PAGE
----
A. Peña-Fernández1, M.A. Peña2, M.C. Lobo-Bedmar3, M.D. Evans1

1De Montfort University, School of Allied Health Sciences, Faculty of Health and Life Sciences (UNITED KINGDOM)
2Universidad de Alcalá, Departamento de Ciencias Biomédicas (SPAIN)
3IMIDRA, Departamento de Investigación Agroambiental (SPAIN)
Following the recent communication from the European Societies of Toxicology (EUROTOX) advising that toxicology training and expertise is being eroded in the European Union, we have reviewed the teaching status of this subject in all the bioscience undergraduate courses offered at De Montfort University (DMU, UK). The courses reviewed were: Biomedical Science, Health and Wellbeing in Society, Speech and Language Therapy, Medical Science, Pharmaceutical and Cosmetic Science, Forensic Science and Pharmacy. None of these courses dedicate a complete module to the study of toxicology although they teach some aspects of toxicology following the subject-specific threshold standards described by the UK Quality Assurance Agency for Higher Education. Similar results are found in other UK Universities although a comprehensive study on the status of toxicology teaching is needed. We have not found any undergraduate courses currently offered in the UK that contained the word “toxicology” in their title. These results are in agreement with EUROTOX, which indicated that toxicology has been generally integrated into other bioscience disciplines and is mainly offered as part of a taught postgraduate degree programme in Europe.

Owing to these observations, our teaching group is performing different strategies to enhance the teaching of toxicology at DMU as we consider that the learning of this science is critically important to enable future health professionals to protect human health. These strategies included the developed of specialised teaching/workshop sessions in toxicology that can be easily included in any undergraduate bioscience module. Thus, during 2016/17 we collected comprehensive feedback (during an Eramus+ mobility grant for academics) from human health students about their views on the teaching of toxicology and one of the specialised workshops in a programme that does not offer a module in toxicology (BMedSci Medical Science, DMU) and one that does (MPharm. Pharmacy, University of San Pablo CEU, Spain). A high proportion of the students consulted requested more teaching of toxicology or the introduction of more specialised toxicology in their programmes. Thus, 85% of second year BMedSci students indicated that they would like to receive more toxicology training. Also, 42.9% (57.1% neither agree nor disagree) of fourth year MPharm. students suggested the incorporation of specialised environmental toxicology workshops within their course and all of them considered the environmental toxicology training relevant to their general toxicology module.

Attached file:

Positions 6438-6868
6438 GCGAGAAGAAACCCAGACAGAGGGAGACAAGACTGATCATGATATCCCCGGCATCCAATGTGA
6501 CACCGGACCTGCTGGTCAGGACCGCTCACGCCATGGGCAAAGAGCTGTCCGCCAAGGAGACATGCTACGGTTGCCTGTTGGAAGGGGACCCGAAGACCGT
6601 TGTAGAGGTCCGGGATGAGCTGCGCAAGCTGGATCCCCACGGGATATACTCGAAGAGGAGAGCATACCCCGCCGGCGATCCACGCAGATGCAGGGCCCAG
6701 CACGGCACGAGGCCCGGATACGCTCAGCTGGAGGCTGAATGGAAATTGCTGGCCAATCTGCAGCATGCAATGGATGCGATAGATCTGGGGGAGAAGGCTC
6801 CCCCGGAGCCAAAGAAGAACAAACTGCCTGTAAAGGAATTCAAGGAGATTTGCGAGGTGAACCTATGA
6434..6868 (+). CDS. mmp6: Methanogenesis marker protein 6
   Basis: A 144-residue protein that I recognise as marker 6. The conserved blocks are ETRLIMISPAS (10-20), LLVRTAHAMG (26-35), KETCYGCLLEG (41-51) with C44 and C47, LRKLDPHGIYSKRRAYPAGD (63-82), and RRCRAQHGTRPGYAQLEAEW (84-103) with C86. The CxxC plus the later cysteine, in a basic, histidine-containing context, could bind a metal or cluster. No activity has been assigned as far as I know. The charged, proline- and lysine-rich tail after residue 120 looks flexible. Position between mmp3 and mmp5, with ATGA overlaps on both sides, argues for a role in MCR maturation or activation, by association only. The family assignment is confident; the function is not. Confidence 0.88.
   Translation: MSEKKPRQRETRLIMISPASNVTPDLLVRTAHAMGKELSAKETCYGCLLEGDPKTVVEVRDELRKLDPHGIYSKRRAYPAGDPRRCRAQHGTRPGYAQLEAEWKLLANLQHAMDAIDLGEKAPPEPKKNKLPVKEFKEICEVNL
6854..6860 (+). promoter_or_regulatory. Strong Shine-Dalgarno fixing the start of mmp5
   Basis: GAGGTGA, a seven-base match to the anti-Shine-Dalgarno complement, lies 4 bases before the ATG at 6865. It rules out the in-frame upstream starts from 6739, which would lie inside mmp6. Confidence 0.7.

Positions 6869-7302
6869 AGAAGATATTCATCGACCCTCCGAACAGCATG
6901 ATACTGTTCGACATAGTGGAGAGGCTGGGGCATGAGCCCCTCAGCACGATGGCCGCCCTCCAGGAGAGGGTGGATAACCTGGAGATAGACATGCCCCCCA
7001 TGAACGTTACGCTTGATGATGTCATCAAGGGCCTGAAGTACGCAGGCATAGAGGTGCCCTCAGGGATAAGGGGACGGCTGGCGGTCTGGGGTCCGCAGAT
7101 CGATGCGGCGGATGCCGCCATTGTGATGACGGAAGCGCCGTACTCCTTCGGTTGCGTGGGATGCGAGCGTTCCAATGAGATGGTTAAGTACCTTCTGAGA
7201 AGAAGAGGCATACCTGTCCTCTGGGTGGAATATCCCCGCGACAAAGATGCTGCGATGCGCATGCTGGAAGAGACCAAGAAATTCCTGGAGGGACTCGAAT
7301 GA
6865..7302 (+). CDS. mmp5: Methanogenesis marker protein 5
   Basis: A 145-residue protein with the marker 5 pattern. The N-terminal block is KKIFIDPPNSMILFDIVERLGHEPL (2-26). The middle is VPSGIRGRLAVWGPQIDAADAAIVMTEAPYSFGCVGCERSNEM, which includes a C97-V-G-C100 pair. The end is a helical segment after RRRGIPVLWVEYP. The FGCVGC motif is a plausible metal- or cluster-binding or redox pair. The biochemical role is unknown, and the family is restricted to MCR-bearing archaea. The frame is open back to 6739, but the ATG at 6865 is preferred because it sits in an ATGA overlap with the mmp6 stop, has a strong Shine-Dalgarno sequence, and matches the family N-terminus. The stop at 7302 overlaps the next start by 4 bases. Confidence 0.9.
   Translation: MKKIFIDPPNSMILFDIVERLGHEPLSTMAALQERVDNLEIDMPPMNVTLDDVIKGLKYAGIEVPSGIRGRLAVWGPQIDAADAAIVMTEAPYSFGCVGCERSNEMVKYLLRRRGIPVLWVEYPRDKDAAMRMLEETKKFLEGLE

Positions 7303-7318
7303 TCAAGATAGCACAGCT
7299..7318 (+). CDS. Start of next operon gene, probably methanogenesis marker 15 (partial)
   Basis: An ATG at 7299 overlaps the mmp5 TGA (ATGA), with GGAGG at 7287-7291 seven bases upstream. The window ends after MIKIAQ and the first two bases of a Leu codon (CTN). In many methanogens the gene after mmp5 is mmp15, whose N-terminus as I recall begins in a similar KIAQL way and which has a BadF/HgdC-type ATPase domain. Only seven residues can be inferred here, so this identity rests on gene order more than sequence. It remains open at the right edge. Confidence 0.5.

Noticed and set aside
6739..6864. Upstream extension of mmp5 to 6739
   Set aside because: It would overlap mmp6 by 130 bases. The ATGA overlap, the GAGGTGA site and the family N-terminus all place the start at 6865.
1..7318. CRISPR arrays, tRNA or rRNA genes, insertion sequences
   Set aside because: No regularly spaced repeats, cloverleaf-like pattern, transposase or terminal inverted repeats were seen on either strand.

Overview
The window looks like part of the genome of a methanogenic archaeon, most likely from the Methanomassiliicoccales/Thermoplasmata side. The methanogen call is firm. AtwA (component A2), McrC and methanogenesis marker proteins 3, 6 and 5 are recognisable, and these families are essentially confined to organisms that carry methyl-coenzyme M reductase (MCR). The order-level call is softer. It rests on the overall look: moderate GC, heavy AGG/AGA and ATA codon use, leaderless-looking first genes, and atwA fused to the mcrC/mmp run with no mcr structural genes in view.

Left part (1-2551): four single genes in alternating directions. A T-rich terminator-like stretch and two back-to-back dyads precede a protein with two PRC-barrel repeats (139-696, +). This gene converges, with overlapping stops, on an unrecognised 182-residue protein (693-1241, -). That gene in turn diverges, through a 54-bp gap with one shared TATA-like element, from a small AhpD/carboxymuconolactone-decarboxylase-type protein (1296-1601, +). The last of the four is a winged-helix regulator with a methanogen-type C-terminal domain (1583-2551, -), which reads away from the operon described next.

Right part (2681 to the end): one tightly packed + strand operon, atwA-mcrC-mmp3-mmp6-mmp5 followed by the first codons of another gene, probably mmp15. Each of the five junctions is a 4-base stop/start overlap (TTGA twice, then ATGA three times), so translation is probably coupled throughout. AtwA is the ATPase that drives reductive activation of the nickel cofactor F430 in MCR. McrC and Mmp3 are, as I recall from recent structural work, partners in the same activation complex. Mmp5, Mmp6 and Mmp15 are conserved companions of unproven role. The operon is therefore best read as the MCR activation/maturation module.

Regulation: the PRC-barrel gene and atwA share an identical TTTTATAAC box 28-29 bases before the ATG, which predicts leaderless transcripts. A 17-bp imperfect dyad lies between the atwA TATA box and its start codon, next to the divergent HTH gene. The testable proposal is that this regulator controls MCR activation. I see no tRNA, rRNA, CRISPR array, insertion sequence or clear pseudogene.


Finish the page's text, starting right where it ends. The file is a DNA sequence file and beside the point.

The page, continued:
Other strategies implemented include the enhancement of research in toxicology in our university by offering final projects on these topics to undergraduate and postgraduate students, as well as for completion of PhDs. Finally, DMU has recently recruited two toxicologists as academic staff, allowing us to promote the teaching/research of toxicology as well as exploring the possibility of developing postgraduate content for the teaching of toxicology. More efforts should be considered to enhance the teaching of this subject in any bioscience programme, as the current status of toxicology in the UK has been eroded.